Disclosures Tribunal rejects allegations made by Garda whistleblower against senior officers

Former Garda sergeant Paul Barry claimed he was targeted and discredited because he had made protected disclosures

A retired Garda sergeant who claimed a group of senior Garda officers conspired against him and made efforts to discredit or target him has not had his allegations upheld. The Disclosures Tribunal has found none of the officers named, across a number of different complaints and protected disclosures, had targeted former Garda sergeant Paul Barry in any way.

He had alleged efforts to transfer him to another station represented targeting as did, he claimed, the refusal to grant his applications for annual leave at times. He further alleged two senior officers had conspired so that one of them, with whom Mr Barry had especially poor relations, would be present and on duty on the same day at the Irish Open golf championship at Fota Island, Cork, in 2014.

Last May the tribunal was told Mr Barry was being targeted, harassed, isolated and discredited by his superiors by October 2012, when he made a bullying complaint and then made protected disclosures while he was working at Mitchelstown station, Co Cork.

Mr Barry was attested as a garda in October 1986 and was stationed at Rathmines Garda station for 14 years. He was promoted to the rank of sergeant in December 1999 and went on to serve in Mitchelstown for 16½ years until his retirement in June 2016.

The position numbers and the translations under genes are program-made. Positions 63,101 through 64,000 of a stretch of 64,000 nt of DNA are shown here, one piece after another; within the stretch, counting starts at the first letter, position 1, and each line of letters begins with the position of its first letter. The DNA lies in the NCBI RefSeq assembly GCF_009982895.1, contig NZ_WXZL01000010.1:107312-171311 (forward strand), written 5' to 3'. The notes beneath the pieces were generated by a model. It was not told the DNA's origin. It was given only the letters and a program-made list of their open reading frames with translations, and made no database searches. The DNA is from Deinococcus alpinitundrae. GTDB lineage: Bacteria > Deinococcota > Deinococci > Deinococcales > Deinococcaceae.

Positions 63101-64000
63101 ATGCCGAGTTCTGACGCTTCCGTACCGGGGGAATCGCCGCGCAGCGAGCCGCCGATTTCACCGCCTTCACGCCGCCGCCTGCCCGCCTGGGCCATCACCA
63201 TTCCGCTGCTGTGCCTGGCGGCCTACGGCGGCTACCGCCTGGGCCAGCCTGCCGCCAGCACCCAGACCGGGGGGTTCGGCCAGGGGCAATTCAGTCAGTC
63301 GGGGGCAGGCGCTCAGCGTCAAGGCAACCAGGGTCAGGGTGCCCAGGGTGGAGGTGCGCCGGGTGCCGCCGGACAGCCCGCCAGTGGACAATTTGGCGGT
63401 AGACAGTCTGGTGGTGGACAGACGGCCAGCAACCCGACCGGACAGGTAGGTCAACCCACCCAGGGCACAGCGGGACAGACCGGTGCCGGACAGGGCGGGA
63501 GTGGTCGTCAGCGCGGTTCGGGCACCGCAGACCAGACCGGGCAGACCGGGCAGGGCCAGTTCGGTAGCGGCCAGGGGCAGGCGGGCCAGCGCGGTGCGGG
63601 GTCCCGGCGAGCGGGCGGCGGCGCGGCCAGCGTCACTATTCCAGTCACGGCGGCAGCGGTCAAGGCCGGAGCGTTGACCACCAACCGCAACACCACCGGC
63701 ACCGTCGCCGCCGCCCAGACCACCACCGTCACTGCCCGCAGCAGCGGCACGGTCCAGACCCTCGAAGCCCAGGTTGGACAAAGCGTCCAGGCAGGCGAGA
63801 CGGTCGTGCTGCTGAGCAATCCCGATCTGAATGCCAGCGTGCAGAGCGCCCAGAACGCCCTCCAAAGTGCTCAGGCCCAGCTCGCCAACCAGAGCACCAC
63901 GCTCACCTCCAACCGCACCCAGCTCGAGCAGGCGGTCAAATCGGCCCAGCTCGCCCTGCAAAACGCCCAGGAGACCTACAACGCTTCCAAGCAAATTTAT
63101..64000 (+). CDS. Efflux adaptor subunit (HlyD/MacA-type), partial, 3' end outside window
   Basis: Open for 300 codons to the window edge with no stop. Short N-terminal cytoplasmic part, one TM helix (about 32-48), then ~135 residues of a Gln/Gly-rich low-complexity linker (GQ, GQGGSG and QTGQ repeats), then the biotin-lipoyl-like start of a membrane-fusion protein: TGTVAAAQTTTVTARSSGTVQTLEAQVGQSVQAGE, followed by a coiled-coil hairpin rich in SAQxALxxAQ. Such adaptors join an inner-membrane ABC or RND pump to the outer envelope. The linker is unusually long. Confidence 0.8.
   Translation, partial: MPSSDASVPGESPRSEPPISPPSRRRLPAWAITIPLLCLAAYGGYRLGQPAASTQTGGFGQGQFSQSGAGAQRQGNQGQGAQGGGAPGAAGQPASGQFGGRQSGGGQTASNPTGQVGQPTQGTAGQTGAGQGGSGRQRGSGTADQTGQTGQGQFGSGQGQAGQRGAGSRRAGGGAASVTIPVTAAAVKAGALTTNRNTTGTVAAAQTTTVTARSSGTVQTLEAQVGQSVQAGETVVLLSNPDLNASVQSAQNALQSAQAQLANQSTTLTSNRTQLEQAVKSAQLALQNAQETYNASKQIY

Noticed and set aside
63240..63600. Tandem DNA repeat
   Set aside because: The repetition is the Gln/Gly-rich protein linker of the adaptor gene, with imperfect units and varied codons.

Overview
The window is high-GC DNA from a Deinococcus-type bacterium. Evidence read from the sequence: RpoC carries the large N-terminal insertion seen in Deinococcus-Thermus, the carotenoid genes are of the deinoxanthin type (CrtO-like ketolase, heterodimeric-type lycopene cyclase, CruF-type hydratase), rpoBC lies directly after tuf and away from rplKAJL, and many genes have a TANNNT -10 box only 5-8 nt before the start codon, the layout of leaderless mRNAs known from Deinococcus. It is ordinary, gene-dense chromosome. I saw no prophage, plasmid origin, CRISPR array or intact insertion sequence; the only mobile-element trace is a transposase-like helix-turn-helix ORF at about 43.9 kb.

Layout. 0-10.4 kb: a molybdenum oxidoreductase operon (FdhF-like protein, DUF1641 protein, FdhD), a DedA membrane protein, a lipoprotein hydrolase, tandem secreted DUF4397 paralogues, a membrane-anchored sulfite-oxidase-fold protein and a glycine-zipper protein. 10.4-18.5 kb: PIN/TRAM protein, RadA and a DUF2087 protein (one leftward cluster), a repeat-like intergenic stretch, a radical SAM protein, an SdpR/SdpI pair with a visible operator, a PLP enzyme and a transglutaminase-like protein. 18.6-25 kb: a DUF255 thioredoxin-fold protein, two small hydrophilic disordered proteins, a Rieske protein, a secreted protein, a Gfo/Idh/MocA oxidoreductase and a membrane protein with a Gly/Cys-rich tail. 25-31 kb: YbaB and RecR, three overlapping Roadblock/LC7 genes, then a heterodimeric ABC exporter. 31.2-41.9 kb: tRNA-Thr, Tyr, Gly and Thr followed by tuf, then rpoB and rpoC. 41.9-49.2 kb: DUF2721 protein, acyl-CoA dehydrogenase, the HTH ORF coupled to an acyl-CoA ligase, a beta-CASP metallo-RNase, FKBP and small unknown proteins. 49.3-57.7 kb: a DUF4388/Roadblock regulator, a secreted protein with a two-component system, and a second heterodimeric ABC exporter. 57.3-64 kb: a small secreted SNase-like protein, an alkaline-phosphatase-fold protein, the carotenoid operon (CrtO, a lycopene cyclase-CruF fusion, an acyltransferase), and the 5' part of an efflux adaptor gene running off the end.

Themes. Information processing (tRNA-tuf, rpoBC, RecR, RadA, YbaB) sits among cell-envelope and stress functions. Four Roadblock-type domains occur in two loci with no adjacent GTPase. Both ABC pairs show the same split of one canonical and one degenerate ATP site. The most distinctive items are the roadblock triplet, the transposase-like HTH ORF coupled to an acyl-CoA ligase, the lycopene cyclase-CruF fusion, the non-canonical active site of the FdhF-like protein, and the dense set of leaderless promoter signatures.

Last July at Dublin Castle, tribunal chairman Mr Justice Seán Ryan heard the final oral submissions in the tribunal’s investigation into the claims of Mr Barry. It has now issued its report containing the results of its investigations. While it concluded it was understandable Mr Barry sometimes believed the worst in a very poor working atmosphere, it did not uphold his complaints.

The first allegations were made in October 2012 when, the tribunal, said Mr Barry had made “nine allegations of bullying and harassment” against Supt Michael Comyns, his district officer.

“The final allegation accused the superintendent of wrongdoing by unlawfully interfering in the criminal investigation into an alleged case of sexual assault reported to Mitchelstown Garda station in February 2012,” the tribunal said. It its report into Mr Barry’s allegations, the tribunal said investigating that specific allegation against Mr Comyns was not within its remit. However, it noted the criminal investigation into the sexual assault had been completed and file had been sent to the Director of Public Prosecutions, which directed no prosecution should take place.

In August 2012, Mr Comyns issued Mr Barry with a warning over being 20 minutes late for duty. Five days later, Mr Barry began a period of sick leave, citing work-related stress. While off sick he indicated to the Garda authorities he wished to make a complaint under the Garda Síochána bullying and harassment policy.